There is a remarkable painting in the Picasso room at the Kunstmuseum in Basel: a full-length portrait of Guillaume Apollinaire with his muse, Marie Laurencin. It was Henri Rousseau who painted this wonderful picture. Only I had remembered it as a self-portrait of Rousseau with Madame Rousseau. Marie Laurencin was Apollinaires muse, Clémence Rousseau was Rousseaus muse.
As it happens, Franz Marc painted a portrait of Rousseau for Der Blaue Reiter. And Picasso also had a self-portrait by Henri. Theres a quite intimate photograph, tak-en by André Gomés, of Picasso holding Rousseaus self-portrait in his right hand and the portrait of Rousseaus wife in his left hand.
Picasso, that constructor of novel objects and audacious paintings, loved Rousseau, the painter of things in rigidified grace. Even Rousseaus gaze in his self-portrait is stiff, directed at his own work, in which objects that we ourselves are familiar with look different Gothic, Byzantine, somehow not the way we are used to seeing them.
It wasnt just the Egyptian Picasso, other image constructors Kandinsky, for instance also had pictures of Rousseau. Vasily had the little canvas The Painter and His Wife (1899). De Chirico drew Picasso and friends sitting beneath Rousseaus self-portrait with palette. And didnt Beckmann paint Rousseaus hot-air balloon and his street? I myself have Rousseaus red lithograph The War (c. 1895), which was also done by Ensor and by Uccello; theres something similar by Böcklin and also by Stefano della Bella.
I have painted a lot of portraits of my wife and myself in recent years, many showing us dressed as others sometimes as my parents, sometimes as Lenin and Stalin, but mostly as Otto Dixs parents. That double portrait of Dixs parents is also in the Basel Kunstmuseum, with another version in Hanover. So it was to be that kind of double portrait of Elke and my-self, in the guise of Marie Laurencin and Apollinaire, bearing in mind that the beautiful frame of that painting in Basel was also important in my memory, not face to face.
Last year I bought a lot of old Italian frames and painted portraits to go in them of Winfried Dierske, of myself, my wife along with variants on the Rayski pictures from 1960. So far so good. In the end I didnt put the portraits into the old frames, but Rousseaus double portrait in Basel in its old painted frame still haunted me. My mind was a jumble of portraits, frames and Rousseau, our anti-realist painter.
Finally, in Italy, I painted Elke and my-self appearing as nudes with the faces of Madame Rousseau and Henri. It turned into a flat-iron and racing-horse construct, which was not at all what I wanted. So, forget that and start again differently, at the beginning, without stimulation, soberly, simply, modestly yet, for all that, fixat-ed on Rousseaus marvellous self-portrait (190203) with his sawtooth mous-tache: the self-portrait that Picasso once owned. It went well, it turned out well and Romanticism won the day. Following that I made a small detour and painted Madame Rousseau, but of course that wasnt a self-portrait by an artist, it was a portrait of his muse.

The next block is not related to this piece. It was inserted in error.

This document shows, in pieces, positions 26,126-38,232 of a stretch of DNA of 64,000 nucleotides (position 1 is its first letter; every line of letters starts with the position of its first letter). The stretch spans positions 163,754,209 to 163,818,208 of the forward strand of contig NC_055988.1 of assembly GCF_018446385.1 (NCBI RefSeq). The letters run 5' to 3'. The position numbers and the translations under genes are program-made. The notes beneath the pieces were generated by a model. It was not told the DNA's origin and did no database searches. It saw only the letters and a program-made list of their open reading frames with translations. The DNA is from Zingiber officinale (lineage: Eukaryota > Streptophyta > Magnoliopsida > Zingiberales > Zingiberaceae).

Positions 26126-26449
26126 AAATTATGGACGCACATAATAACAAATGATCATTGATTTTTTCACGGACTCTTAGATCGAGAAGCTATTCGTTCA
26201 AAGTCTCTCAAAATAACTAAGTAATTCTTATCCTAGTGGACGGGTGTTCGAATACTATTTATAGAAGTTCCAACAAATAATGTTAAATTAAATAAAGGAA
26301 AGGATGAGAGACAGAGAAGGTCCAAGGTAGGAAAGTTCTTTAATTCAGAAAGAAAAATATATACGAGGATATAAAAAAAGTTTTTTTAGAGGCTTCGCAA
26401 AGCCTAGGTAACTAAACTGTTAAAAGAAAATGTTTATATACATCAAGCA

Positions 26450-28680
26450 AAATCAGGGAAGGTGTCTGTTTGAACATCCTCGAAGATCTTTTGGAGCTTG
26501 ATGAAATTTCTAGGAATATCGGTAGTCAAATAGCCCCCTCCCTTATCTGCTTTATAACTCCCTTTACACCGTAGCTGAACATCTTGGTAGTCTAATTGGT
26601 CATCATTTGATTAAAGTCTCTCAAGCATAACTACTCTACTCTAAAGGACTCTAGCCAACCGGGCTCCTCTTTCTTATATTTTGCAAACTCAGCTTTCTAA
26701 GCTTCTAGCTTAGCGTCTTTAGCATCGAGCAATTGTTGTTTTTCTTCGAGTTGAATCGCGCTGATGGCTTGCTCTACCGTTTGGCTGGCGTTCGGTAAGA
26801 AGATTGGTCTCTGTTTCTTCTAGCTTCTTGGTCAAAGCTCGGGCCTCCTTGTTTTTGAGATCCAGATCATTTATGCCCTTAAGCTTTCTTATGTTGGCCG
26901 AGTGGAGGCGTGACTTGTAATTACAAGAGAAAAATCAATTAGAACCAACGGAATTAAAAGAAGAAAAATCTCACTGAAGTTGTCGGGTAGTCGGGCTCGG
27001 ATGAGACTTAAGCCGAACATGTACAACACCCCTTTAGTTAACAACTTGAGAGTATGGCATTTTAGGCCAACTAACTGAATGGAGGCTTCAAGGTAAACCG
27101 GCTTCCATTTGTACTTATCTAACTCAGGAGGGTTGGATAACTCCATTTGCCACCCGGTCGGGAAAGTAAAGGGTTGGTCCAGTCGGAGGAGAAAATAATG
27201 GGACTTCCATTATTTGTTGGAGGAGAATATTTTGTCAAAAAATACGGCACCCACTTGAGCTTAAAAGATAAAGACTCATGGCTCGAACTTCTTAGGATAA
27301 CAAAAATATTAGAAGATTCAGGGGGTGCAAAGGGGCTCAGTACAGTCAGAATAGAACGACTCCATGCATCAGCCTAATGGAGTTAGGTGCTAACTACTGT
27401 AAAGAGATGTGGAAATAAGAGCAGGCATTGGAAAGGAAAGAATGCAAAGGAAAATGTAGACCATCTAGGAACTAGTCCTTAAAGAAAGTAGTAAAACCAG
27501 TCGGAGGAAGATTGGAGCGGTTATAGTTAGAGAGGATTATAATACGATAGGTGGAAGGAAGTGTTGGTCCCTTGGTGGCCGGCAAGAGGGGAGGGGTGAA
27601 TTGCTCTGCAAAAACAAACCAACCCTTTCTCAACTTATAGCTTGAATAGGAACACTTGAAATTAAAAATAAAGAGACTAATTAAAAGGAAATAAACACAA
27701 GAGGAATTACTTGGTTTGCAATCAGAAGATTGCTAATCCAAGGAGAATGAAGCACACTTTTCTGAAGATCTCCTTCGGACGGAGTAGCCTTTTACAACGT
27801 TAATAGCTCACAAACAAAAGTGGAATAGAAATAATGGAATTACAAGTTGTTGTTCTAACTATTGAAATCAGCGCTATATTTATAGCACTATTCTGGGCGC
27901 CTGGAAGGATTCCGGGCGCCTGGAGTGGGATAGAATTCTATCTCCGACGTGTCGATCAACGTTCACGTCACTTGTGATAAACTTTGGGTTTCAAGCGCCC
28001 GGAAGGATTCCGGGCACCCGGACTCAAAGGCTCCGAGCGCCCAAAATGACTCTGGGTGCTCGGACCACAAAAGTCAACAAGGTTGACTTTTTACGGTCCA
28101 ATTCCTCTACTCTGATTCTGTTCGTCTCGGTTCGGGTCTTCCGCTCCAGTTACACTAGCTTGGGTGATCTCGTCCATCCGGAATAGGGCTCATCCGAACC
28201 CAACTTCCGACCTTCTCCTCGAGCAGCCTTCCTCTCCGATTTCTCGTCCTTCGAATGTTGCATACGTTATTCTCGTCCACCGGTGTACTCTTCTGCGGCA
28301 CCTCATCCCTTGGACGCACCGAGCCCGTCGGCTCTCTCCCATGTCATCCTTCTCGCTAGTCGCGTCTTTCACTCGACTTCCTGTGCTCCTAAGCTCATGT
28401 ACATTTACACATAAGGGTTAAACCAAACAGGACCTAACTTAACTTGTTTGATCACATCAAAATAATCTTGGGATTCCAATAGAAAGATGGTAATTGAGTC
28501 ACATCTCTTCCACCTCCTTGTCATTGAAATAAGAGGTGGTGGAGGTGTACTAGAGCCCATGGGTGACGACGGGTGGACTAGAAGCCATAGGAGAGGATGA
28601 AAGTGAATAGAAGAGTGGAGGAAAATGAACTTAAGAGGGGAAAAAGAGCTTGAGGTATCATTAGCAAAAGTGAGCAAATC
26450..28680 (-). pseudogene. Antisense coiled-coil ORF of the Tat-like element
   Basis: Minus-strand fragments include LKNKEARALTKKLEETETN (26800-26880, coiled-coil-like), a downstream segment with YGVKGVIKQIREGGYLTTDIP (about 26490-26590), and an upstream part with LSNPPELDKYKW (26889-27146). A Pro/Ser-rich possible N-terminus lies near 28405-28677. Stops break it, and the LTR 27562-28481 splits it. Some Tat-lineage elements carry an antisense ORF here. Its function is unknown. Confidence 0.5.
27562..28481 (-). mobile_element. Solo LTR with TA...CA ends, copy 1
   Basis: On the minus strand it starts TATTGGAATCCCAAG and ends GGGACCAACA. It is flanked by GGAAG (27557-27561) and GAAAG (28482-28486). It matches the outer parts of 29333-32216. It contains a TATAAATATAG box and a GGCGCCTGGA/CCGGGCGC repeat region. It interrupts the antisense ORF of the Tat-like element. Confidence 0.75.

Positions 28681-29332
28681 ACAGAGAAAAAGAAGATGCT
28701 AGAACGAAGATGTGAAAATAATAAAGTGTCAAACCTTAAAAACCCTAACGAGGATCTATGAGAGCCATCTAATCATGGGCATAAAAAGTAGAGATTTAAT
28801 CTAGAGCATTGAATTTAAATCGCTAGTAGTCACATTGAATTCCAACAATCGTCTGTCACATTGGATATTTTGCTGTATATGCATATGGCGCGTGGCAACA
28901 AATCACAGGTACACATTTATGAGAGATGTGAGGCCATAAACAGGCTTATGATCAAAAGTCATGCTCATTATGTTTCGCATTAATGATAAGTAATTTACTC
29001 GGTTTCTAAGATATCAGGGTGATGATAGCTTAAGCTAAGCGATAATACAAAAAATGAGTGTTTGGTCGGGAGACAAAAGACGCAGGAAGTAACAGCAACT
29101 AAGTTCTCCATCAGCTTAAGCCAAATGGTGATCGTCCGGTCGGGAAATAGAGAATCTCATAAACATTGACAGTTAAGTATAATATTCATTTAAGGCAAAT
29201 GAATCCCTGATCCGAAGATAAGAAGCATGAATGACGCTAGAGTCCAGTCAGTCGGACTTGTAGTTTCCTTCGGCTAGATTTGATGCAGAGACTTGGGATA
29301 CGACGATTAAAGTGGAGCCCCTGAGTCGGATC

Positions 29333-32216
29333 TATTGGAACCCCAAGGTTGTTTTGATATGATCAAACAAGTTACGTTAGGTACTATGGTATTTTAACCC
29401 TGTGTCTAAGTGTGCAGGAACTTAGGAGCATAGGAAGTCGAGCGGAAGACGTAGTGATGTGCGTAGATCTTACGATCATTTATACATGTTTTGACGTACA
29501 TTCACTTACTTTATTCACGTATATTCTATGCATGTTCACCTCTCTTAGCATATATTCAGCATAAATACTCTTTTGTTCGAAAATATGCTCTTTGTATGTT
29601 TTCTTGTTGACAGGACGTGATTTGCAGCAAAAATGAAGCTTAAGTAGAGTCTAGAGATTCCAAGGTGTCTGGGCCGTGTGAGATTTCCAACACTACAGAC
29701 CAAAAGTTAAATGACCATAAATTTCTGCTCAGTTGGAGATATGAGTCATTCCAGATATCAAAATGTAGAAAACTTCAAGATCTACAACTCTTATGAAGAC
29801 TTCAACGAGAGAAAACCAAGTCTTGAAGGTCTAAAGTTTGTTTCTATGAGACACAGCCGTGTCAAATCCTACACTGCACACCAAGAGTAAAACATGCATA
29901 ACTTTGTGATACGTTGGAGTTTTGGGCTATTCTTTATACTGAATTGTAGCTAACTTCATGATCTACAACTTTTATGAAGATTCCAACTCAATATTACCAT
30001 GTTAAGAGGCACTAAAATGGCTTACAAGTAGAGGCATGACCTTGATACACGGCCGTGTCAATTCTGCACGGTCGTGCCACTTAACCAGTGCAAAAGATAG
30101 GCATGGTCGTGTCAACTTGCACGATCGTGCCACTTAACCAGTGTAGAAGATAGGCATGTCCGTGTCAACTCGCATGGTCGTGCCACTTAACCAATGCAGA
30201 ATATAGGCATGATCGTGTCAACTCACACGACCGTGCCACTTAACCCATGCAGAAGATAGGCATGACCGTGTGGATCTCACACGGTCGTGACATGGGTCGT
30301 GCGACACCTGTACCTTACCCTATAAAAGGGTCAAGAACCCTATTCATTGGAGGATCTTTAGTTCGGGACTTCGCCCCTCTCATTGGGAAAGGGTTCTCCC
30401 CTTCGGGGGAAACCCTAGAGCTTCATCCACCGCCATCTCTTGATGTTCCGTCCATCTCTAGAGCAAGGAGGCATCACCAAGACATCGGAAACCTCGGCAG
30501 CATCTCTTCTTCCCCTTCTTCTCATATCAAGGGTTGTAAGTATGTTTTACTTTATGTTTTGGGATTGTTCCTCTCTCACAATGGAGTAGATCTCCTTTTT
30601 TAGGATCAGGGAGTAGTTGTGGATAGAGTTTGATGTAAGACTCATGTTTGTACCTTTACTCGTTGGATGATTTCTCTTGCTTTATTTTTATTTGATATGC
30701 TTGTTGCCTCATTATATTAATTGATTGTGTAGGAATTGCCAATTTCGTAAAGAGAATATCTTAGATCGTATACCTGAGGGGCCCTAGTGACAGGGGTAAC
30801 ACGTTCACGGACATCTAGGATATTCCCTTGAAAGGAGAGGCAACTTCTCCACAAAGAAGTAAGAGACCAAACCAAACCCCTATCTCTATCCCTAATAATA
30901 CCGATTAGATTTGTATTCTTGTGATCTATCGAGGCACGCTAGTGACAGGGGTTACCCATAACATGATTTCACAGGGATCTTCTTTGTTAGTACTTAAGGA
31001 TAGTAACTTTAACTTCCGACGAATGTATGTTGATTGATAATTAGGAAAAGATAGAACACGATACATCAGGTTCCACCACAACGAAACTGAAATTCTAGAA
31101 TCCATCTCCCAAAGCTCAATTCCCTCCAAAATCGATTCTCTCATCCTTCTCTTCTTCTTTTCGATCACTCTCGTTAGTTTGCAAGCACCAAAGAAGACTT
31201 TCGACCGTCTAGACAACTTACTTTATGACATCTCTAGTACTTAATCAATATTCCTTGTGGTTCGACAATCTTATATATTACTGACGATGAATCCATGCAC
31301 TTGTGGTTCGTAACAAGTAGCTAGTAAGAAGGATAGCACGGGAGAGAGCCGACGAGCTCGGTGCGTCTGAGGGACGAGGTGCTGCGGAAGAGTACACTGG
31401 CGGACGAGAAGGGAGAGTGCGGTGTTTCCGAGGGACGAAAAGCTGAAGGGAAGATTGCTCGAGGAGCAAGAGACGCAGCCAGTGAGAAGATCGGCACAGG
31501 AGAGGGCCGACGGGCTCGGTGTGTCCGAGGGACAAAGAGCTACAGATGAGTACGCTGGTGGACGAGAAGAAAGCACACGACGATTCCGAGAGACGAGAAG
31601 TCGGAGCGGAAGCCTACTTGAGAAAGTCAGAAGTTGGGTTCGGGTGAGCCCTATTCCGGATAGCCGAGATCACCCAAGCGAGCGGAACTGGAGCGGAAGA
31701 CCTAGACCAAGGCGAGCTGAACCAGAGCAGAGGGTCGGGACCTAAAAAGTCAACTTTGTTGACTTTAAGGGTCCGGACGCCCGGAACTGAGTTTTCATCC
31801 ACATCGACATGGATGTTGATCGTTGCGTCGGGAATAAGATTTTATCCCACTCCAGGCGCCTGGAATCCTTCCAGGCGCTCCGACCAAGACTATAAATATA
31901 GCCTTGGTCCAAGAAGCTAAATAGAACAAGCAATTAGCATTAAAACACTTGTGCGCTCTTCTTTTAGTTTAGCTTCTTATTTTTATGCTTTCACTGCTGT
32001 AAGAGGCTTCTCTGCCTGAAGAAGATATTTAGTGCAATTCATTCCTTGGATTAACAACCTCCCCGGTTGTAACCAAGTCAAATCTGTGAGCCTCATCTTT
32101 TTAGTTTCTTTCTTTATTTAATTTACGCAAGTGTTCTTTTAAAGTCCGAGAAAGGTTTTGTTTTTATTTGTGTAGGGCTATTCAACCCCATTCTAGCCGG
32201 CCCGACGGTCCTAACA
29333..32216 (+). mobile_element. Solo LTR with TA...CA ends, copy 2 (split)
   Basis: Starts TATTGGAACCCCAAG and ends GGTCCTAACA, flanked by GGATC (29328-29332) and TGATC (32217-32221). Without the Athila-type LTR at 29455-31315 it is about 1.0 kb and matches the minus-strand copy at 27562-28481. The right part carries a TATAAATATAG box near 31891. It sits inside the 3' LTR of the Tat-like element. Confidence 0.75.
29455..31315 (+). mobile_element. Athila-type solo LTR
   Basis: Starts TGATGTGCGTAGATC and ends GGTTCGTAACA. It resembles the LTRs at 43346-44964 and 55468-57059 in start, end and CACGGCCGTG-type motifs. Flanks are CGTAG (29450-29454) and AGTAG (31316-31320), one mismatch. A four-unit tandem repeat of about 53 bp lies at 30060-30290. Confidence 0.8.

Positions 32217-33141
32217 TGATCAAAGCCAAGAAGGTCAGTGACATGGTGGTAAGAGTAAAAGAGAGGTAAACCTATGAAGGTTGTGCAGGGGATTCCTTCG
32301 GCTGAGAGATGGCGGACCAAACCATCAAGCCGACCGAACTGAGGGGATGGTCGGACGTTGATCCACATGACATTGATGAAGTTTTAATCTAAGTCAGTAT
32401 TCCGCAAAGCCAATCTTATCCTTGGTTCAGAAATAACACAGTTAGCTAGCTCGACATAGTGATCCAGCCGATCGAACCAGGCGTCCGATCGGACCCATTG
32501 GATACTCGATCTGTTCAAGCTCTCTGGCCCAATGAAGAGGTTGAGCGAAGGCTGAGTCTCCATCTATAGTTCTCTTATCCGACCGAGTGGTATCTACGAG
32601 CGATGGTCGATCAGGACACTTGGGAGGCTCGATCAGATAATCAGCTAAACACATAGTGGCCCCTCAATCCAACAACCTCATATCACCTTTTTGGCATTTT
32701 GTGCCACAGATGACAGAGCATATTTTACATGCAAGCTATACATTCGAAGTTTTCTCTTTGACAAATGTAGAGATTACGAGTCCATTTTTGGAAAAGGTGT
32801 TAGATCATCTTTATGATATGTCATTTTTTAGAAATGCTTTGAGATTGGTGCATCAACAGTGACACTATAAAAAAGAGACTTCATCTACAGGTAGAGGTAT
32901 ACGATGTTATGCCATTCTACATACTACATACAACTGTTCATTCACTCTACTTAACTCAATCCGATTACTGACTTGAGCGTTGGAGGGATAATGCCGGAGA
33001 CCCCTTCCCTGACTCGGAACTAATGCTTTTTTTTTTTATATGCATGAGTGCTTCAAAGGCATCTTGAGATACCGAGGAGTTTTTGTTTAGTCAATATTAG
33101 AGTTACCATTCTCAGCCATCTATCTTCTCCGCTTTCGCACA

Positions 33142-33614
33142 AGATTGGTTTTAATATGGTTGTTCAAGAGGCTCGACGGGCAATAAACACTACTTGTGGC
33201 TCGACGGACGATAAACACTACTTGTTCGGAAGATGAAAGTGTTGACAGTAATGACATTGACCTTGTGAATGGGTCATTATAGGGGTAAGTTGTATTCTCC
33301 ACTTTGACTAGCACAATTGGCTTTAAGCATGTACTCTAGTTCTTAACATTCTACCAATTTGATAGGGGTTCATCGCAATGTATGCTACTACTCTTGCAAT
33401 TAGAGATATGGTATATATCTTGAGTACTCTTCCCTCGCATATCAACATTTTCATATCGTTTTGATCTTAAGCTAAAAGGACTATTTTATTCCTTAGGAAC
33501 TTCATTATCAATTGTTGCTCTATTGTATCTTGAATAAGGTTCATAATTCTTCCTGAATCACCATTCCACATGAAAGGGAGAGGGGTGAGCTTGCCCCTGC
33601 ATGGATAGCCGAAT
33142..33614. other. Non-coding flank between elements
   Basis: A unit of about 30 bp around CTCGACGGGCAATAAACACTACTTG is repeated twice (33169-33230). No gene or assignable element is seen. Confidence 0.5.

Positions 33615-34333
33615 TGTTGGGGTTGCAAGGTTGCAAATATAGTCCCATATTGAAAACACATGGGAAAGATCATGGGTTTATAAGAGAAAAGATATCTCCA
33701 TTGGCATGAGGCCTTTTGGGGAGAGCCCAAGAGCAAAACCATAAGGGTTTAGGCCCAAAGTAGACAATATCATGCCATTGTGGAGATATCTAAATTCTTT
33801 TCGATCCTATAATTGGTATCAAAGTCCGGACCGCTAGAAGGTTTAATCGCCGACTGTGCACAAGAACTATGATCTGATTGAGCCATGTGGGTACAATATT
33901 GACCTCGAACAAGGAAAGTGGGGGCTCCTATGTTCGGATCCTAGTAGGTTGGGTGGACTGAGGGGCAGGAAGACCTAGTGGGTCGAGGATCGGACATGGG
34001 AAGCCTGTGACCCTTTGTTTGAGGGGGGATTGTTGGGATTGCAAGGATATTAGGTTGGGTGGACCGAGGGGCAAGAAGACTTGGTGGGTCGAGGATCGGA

Theres a book in my library by Ludwig Goldscheider: Five Hundred Self-portraits from Antique Times to the Present Day (1936). I leafed through it, but didnt find much that was of use to me. A review in the Saarbrücker Zeitung described it as a picture book for grown-ups, in the best sense, a book for tired eyes that can no longer read and just want to gaze. And, at the very end, as a book that urges us to modesty and humility. Thats how it is, thats how it was. What was in my mind, what did I love? Which artists, which self-portraits? Were there any self-portraits by Pollock, for instance? In fact, there is a small portrait of a Mexican boy; it was shown in an exhibition not long ago alongside a very small self-portrait by Rothko.
So, that set me up for the next few months in the studio: Rousseau, Madame, Munch, Kirchner, Heckel, Schmidt-Rottluff. Marc painted a portrait of Rousseau, I paint Marc, de Kooning, Tracey Emin, Modersohn-Becker, Clyfford Still, and so on. I also love Arnold Schoenbergs self-portrait, and his music. Sadly Wolfgang Rihm doesnt paint.
The portraits should look as if they have been appliquéd to the canvas, with the background black and as flat as possible, spaceless, the head placed on it, mostly with a lot of white paint, applied quite thickly as in the last few years, but always with Rousseau in mind without descend-ing into a stupor, or into reality, not into the truth of Ingres, but lingering at Romanticism, and at humility. Laughter allowed.
A virtual tour of the exhibition can be seen here